SACRAMENTO — At least nine San Gabriel Valley cities are expected to benefit from last-minute compromise legislation hammered out last week by Sen. William Campbell (R-Hacienda Heights) and other lawmakers before they adjourned for the year.
The provision--to aid small cities with little or no property tax revenue--was tied to a bill to overhaul state court funding which won passage early Saturday.
"We've been harping on it for about four years and the Legislature finally wanted to deal with it," said Joe Gonsalves, a capital lobbyist and former Norwalk assemblyman who represents some cities that would benefit from the bill.
Among the communities that stand to gain from the bill are Bradbury, Duarte, the City of Industry, Irwindale, La Puente, Rosemead, San Dimas, Temple City and Walnut.
The Legislature also gave final passage to a bill that earmarks $600,000 in seed money for a new courthouse in Monterey Park to handle cases involving child abuse or neglect.
Frank Zolin, Superior Court executive officer, said the funds would be used to develop plans to build the courthouse near California State University, Los Angeles. It would house 25 courtrooms to be completed in 1991 at a cost of about $40 million. The money would come from state, county and private sources, Zolin said.
Now, Zolin said, dependency cases are tried in the Criminal Courts Building in downtown Los Angeles, which he branded a "totally improper setting" for children who are often the victims of crimes.
The bill including the court funds allocates a total of $20 million in state tidelands oil revenues for projects around the state. Legislative leaders say they are optimistic that Gov. George Deukmejian will sign the measure.
Deukmejian announced this week the signing of a third bill with a direct impact on the San Gabriel Valley. It is a measure by Assemblywoman Sally Tanner (D-El Monte) to establish "sensitive zones" for air quality in the heavily polluted San Gabriel and Pomona valleys and the Riverside-San Bernardino area.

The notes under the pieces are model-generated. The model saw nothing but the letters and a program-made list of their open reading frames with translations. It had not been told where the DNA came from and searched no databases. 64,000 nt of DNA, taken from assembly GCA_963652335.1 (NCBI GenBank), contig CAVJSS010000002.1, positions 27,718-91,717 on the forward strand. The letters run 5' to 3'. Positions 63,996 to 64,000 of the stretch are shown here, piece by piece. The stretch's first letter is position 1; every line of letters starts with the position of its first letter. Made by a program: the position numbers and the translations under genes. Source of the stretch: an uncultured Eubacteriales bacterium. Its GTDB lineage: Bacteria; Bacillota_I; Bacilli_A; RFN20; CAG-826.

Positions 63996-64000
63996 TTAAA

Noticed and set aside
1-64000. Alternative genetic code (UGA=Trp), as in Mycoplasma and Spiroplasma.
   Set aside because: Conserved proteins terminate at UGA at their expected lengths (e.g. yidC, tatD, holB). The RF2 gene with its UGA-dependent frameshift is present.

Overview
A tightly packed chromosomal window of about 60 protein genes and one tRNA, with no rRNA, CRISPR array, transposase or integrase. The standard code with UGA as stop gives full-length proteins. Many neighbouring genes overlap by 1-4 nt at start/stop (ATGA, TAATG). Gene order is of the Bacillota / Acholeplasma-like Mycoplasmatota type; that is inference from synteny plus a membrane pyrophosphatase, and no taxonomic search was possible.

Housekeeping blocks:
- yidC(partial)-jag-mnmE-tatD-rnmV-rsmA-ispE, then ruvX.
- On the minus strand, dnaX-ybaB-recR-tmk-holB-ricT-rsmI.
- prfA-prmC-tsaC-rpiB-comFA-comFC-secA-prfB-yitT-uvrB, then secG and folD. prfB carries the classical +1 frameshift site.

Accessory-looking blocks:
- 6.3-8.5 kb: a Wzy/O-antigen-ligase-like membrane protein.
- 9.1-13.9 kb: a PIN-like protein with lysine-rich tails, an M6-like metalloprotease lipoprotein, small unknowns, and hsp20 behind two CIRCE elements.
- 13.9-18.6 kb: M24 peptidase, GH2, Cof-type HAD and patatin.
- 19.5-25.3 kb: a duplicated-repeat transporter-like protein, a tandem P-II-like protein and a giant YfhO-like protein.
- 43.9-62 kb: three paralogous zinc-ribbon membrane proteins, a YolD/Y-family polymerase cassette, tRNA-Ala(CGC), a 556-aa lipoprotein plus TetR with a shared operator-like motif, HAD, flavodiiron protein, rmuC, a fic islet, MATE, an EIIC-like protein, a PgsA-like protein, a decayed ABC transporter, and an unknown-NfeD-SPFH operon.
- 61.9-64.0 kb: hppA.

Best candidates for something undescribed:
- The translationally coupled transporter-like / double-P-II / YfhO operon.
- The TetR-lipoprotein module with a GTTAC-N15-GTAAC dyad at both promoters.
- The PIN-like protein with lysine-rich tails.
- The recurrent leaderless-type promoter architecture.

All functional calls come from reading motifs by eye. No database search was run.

Her law requires plants that move into the zones to demonstrate that air quality in those areas would directly benefit from pollution offsets purchased elsewhere in the air basin.
The measure to aid small cities--long sought by Campbell--is also expected to be looked upon favorably by the governor.
The legislation was part of a landmark bill to shift the burden of trial court costs from counties to the state. Under the measure by Sen. William Lockyer (D-Hayward), the counties would have the option of adopting the transfer. If signed, it could free about $300 million for other programs, including aid to cities with little or no property tax revenue.
Such cities maintain that they have been caught in a fiscal bind since passage in 1978 of tax-cutting Proposition 13, which made it difficult for them to impose new taxes. Further, they say they have grown but have not had the new revenue necessary to pay for services.
Jerry Haleva, Campbell's chief of staff, contended that his boss was seeking to address "an inequity in the distribution of property taxes."
However, legislative critics contend that many of the cities have plenty of money in their coffers and do not need the extra revenue. One legislative staffer who asked not to be identified complained that cities could obtain the funds without passing a "needs test."
The staffer said Campbell fashioned the compromise on the bill with Assembly Speaker Willie Brown (D-San Franciso) and Adminstration officials. Nearby, Gonsalves prowled Capitol corridors seeking support from lawmakers.
Gonsalves, a soft-spoken but persistent advocate, said he viewed the measure as an opportunity to provide a boost to cities he represents.
Further, after four years, the legislative staffer contended "it was time (for Gonsalves) to deliver for his cities."
The aid would be phased in over a decade, with cities getting increments of 10% for the next 10 years.
Legislative staffers estimated that in the first year the cities to benefit would include: Bradbury, $1,500; Duarte, $19,000; Industry, $71,000; Irwindale, $37,000; La Puente, $49,000; Rosemead, $95,000; San Dimas, $6,400; Temple City, $69,000; and Walnut $41,000.